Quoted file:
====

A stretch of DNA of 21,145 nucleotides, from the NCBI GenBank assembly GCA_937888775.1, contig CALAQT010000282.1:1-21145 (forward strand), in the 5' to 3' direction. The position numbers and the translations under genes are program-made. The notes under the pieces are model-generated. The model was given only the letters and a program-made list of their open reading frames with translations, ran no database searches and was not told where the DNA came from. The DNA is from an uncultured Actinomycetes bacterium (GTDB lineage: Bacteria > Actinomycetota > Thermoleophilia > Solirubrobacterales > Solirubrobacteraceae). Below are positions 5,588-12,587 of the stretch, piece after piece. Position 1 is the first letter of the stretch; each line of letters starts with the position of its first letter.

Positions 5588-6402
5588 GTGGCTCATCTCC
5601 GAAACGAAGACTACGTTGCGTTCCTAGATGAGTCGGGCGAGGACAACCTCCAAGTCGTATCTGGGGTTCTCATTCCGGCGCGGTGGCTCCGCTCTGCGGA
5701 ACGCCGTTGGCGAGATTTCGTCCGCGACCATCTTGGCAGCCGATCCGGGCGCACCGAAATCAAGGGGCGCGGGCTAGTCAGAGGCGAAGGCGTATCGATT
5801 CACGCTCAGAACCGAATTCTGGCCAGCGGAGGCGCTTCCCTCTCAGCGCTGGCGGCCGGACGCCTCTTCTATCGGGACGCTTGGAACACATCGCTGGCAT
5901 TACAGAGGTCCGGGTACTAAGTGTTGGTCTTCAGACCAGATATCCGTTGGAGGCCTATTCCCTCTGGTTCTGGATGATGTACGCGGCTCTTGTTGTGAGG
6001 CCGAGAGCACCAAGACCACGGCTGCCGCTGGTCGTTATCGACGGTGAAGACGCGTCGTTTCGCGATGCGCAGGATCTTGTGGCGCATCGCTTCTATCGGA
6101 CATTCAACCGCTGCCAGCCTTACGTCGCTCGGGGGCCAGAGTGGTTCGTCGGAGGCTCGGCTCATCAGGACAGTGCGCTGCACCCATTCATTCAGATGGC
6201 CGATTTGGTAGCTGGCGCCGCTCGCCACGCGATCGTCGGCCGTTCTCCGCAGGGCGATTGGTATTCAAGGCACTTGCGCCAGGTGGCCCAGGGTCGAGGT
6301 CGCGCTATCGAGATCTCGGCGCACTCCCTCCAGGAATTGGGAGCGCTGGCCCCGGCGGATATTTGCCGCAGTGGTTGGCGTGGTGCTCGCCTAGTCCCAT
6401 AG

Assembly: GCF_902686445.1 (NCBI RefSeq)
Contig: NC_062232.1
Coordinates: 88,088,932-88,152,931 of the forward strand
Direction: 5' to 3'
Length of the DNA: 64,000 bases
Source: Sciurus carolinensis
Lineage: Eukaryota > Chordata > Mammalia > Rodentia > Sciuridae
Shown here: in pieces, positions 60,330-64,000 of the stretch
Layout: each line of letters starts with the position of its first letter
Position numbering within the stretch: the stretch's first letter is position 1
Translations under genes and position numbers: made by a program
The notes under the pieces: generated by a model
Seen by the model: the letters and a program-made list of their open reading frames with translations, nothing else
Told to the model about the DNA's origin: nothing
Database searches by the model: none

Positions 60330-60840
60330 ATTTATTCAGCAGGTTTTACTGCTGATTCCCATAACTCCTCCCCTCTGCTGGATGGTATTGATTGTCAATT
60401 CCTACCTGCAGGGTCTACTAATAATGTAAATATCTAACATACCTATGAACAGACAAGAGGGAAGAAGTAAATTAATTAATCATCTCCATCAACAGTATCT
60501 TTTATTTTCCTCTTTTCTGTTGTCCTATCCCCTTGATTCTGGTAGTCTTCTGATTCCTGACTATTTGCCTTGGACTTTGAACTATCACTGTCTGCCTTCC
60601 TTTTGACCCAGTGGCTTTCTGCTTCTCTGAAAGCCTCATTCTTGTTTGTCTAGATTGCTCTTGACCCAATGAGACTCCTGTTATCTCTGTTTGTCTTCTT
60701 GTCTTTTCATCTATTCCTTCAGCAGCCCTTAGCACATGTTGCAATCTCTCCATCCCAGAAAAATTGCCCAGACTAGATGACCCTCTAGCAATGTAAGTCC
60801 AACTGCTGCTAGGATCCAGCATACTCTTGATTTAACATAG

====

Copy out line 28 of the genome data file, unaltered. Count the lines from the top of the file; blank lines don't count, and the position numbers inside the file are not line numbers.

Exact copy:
Positions 60330-60840